Crys realised it had been ten years. She was a different person now.
Joseph continued “I think I'll draw up my pay, buy a modest craft, and open up a clinic on the outer colonies. Bring help to people who really needed it.”
“What about you?” He asked. “You think Loriz was serious about letting you stay? You two were pretty tight back in the day.”
Crys looked into her drink, a glowing blue cocktail that tasted mostly of mango. “I don't think so. It was ten years ago, I can't see myself giving up my life for her now.”
Joseph wanted to say something then thought better of it. Then he suddenly jolted up. “Oh by the way I just remembered, the Admiral dropped by before, wanted to give you this.”
Joseph pulled out a paper envelope and handed it to Crys.
“A paper message?” she asked, surprised. “Who uses these anymore?”
“Don't know,” Joseph replied. “Must be important.”
Crys opened the letter quickly and read it.
“Well? What does it say?”
In spite of the city's alien nature, what could be best described as the 'ballroom' was oddly familiar. It was a tall room, open floor for dancing, with tables off to the side for food and drink.
As human, Vizarian and other feet tapped the black and grey chequered floor, Crys simply leaned over in a corner, lost in thought.
As the glass of champagne started to warm in her hands, Crys felt a shadow fall over her.
It was Loriz. She was dressed in a long, cream coloured ball gown. It was open at the arms, emphasising her wide shoulders and biceps. Crys was taken aback, she never thought she'd ever see Loriz dressed so elegantly.
“Would you care to dance,” she asked, a welcoming smile on her face.
Crys took Loriz's hand without answering. The grip was soft, not at all like the dismissive shake from earlier.
They moved into the centre of the floor, as a new song started. Crys could recognise strings, a wind instrument, and something she couldn't quite put her finger on, but as they began they quickly they became lost in each others eyes.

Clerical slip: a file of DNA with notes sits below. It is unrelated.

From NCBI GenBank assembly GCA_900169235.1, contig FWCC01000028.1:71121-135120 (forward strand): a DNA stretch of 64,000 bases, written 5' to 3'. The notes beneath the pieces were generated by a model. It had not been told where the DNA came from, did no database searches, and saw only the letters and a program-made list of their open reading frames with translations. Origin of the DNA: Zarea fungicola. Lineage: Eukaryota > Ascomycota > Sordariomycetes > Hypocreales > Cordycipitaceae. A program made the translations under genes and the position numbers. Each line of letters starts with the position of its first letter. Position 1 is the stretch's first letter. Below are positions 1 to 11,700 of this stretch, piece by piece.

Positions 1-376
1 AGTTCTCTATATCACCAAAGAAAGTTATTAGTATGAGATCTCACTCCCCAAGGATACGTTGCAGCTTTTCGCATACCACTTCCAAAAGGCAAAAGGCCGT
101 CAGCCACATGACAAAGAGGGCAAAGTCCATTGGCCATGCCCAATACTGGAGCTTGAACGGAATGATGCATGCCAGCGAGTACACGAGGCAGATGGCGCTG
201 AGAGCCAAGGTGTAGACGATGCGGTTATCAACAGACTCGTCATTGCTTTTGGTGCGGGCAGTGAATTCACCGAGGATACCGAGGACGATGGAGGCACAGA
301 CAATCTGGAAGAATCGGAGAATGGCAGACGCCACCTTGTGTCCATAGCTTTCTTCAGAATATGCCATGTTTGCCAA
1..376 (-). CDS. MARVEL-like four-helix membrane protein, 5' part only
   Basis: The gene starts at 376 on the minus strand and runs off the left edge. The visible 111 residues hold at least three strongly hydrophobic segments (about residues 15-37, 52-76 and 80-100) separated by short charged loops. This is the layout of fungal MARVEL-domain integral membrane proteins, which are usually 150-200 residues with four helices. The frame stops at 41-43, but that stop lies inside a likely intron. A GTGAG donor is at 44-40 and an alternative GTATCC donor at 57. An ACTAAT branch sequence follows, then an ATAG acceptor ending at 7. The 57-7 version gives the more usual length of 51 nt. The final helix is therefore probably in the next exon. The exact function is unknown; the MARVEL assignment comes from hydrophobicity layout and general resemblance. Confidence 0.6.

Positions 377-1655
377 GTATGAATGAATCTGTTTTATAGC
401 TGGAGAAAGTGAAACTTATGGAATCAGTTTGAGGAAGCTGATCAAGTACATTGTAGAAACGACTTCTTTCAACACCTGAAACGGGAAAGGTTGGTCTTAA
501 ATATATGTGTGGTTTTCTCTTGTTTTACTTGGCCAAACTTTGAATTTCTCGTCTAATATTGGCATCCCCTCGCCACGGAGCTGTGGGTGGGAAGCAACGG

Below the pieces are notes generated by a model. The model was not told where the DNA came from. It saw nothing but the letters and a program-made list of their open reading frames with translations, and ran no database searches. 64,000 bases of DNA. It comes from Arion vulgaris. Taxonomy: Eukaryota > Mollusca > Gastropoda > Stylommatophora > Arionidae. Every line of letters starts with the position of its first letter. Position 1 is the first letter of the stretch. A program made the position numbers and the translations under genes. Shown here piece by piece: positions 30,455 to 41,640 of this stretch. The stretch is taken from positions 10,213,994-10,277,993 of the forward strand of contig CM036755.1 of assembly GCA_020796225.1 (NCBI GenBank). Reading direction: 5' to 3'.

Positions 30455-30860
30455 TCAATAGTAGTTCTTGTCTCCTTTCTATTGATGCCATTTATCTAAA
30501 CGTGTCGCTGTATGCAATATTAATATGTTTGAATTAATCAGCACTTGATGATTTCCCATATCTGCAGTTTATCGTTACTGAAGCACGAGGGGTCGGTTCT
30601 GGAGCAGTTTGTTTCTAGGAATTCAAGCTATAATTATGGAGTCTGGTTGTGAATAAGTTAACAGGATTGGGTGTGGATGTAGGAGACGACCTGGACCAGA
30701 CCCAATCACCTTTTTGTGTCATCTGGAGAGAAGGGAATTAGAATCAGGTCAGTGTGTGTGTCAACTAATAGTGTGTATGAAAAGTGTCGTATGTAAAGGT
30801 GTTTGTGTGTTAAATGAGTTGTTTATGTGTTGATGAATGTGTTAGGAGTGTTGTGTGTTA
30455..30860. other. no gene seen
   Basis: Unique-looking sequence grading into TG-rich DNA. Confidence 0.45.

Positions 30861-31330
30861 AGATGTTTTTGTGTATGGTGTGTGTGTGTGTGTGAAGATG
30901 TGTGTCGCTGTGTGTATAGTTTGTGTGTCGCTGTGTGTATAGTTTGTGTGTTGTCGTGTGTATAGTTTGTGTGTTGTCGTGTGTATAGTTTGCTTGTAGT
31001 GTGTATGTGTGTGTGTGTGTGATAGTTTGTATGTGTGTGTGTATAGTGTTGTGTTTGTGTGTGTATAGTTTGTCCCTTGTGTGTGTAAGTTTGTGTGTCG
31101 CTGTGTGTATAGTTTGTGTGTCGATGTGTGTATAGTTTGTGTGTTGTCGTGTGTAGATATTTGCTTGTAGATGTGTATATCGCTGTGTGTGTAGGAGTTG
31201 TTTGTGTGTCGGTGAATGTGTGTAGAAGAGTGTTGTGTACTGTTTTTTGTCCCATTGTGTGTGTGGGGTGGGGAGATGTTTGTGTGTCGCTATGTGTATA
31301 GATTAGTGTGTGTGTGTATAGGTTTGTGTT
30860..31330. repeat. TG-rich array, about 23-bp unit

“I'm sorry about earlier,” Loriz said softly as they swayed. “It was presumptuous of me to assume you'd be ready to talk about these kind of things.”
As they twisted to the music Crys looked away, unsure how to answer.
“What is it?” Loriz asked, sensing her discomfort.
“I got a message this evening,” Crys started. “It's from the Secret Service. They're offering me a job. Full time, low risk.”
“Congratulations,” Loriz said half-heartedly.
“I've till the end of the night to accept,” she continued, her voice wavering. “But you have to understand, if I say yes, I'm off the map for good. We'll never see each other again.”
Loriz swallowed, and for the first time since their reunion Crys could see her vulnerability.
They danced a little longer, and Crys moved closer. Loriz let go of one hand, and put a large arm around Crys, resting a hand on her back.
“We had some good times didn't we?” Loriz said. “Those two years?”
“The best,” Crys answered smiling.
The dance was coming to an end now. Both women paused.
The music stopped, and they let each other go. Dancers moved and shifted between the two of them, pushing them apart.
“Well,” Loriz said. “Have you decided?”
Crys looked her in the eye and answered. “I have.”
Jack Harvey 2018